Ripen Tomatoes on The Vine – Hang Tomatoes Upside Down

  • Like on Facebook
  • Twitter
  • Print Friendly and PDF
  • Pin It

A few days ago I decided it was finally time to get serious about picking and clearing out our heirloom tomato beds.  Each raised garden bed contained about 8 tomato plants, so there was a pretty significant amount of tomatoes to harvest.

After pulling up the plants and sorting the tomatoes into piles {green tomatoes and ripening tomatoes}, I sifted through the dirt for stragglers.

Then, I did something I have never done before, I decided to take YOUR advise, and hang one of our red pear tomato plants upside down in our unheated garage.  According to several readers, this old school tomato ripening method really works.

I have a feeling if I were to hang the tomato plants inside the house where it’s a bit warmer, the tomatoes might ripen a bit faster.  But clearly, there is NO WAY ON EARTH, the Handsome Husband would put up with that.  Not in a million years.

So what do YOU think?  Have you tried this before? Does it really work?

Should I go ahead and pull up the rest of my tomatoes and hang them upside down?

~Mavis

Mavis Garden Blog – 5 Tips for Ripening Tomatoes on the Vine

This post may contain affiliate links. These affiliate links help support this site. For more information, please see my disclosure policy. Thank you for supporting One Hundred Dollars a Month.

Related posts:



Comments

  1. Maybe try canning some of the green ones! I think the SB Canning website has a recipe.

  2. Never hung tomato plants to ripen like that but remember my parents cutting the “suckers” off the bottom…bottom leaves and branches (if you will) so the plant would work at ripening. For the green ones, try tomato relish and the ever popular fried green tomatoes!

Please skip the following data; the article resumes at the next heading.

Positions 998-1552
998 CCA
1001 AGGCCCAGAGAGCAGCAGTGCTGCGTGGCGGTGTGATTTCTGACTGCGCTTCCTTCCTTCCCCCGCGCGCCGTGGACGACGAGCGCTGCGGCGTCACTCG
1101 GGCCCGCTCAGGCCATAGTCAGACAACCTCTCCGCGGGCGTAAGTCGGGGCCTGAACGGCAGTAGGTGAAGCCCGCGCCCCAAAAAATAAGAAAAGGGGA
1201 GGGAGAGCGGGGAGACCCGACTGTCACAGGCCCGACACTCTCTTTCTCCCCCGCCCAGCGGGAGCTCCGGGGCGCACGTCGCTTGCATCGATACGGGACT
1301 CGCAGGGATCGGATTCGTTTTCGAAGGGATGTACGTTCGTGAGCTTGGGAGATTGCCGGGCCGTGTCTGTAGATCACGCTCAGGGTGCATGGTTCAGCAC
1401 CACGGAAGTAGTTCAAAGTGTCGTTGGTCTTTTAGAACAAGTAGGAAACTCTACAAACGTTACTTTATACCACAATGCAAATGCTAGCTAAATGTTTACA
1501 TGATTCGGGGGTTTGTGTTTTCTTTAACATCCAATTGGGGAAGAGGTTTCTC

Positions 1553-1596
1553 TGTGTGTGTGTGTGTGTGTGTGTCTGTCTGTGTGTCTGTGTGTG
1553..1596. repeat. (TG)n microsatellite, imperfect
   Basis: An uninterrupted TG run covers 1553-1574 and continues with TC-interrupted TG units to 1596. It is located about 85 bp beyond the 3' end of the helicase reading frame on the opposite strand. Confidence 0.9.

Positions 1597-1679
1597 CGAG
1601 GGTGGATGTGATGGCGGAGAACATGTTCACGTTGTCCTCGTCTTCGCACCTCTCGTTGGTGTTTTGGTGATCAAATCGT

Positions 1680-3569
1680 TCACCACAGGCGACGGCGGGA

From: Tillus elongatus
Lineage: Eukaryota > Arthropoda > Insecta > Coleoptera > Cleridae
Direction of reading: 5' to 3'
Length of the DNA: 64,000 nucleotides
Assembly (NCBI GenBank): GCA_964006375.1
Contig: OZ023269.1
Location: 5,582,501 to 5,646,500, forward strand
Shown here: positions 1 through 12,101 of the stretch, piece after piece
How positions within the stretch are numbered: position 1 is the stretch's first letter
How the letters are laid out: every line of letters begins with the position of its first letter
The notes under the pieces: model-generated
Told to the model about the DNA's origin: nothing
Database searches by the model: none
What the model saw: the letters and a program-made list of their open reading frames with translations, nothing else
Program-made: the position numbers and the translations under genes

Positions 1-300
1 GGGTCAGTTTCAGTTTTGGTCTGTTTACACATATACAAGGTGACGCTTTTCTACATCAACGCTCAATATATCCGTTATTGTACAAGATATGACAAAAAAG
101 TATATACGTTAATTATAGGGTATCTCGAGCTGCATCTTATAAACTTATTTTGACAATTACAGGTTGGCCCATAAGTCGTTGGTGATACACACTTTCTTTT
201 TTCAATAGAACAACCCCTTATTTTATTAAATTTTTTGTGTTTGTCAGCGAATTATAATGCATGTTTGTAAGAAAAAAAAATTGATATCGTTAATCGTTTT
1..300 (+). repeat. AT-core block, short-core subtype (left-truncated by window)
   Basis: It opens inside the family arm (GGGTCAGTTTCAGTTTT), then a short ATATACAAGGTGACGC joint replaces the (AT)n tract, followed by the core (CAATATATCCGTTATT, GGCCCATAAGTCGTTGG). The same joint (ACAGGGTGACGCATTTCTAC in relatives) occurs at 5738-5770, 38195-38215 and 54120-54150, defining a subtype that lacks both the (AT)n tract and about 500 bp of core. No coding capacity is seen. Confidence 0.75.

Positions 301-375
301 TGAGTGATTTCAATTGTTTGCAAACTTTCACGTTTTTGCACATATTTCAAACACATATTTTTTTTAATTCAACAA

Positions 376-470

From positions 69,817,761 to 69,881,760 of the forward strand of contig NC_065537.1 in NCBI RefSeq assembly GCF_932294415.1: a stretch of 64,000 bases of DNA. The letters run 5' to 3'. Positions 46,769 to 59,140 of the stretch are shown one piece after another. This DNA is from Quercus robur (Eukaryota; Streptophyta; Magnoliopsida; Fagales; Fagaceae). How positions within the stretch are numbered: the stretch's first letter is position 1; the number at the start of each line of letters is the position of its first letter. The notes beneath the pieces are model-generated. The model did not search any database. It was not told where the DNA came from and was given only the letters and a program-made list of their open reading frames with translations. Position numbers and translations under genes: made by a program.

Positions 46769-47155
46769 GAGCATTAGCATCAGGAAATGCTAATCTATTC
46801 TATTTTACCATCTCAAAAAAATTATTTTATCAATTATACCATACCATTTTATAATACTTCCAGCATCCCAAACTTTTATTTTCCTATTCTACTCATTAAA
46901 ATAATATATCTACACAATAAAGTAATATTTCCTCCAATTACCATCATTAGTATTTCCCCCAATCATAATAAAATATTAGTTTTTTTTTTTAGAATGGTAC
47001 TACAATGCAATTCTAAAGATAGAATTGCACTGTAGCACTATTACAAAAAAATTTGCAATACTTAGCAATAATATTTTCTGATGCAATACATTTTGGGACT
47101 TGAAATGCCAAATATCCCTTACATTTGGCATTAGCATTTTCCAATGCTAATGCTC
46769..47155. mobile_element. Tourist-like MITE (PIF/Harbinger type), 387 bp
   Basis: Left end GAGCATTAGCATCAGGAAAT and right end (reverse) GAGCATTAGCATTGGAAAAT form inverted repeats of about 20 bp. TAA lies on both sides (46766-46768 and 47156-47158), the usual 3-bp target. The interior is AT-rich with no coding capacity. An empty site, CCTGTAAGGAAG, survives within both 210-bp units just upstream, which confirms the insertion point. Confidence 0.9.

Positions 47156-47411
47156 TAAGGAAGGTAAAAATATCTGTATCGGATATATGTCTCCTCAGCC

3. We got a harder freeze last night than I though we would…I think my gardening days are over for 2012 :(

  4. It really does work Mavis! I’m so glad you are trying it – I’m still getting red tomatoes from my hanging plants in my shed! Enjoy!

    Con- SimplyLiving101.wordpress.com

  5. Something I have not tried but have read about is growing the tomato plants upside down. I think you can buy special hangers to hold the soil and allow the plant to hang out the side/bottom. Not sure how your plant will go without soil/water but I will be watching with interest :)

  6. Oh I am thinking we are going to have to try this. We have 4 plants still in the ground but they are all still mostly green.

  7. I have done this for years in my unheated garage; it is wonderful to get tiny red tomatoes for the Thanksgiving Table (no kidding!) not every year, but many. I have never had great luck with the larger tomatoes so good luck with hanging them. Right now, I have been covering my tomato plants with sheets, blankets and old beach towels at night; I cover them before the sun goes down to try to keep the warmth in. They are still going strong and I hope to get some big ones before its gets really cold. I am super close to the water in West Seattle so not as cold here as in other parts of Puget Sound.

  8. Personally, if my husband baked my oatmeal before a trip, made homemade ice cream, cookies and real food from scratch every day, saving thousands of bucks every year. He could hang ANYTHING he wanted to upside down in my house. Spare room of course.

  9. hi! Love your blog! found you via a friend on FB! Going to add you to my blog roll!

    Happy Monday!

  10. A friend was telling me that his mom used to pull her tomato plants before the frost, wrap them in sheet plastic, and hang them outside (!) in a spot that was sheltered yet still received some sun. She’s passed already, so I can’t grill her for details…she was quite the gardener, and quite a lady.

Speak Your Mind

*

Recipes Garden Frugal Canning Chickens Travel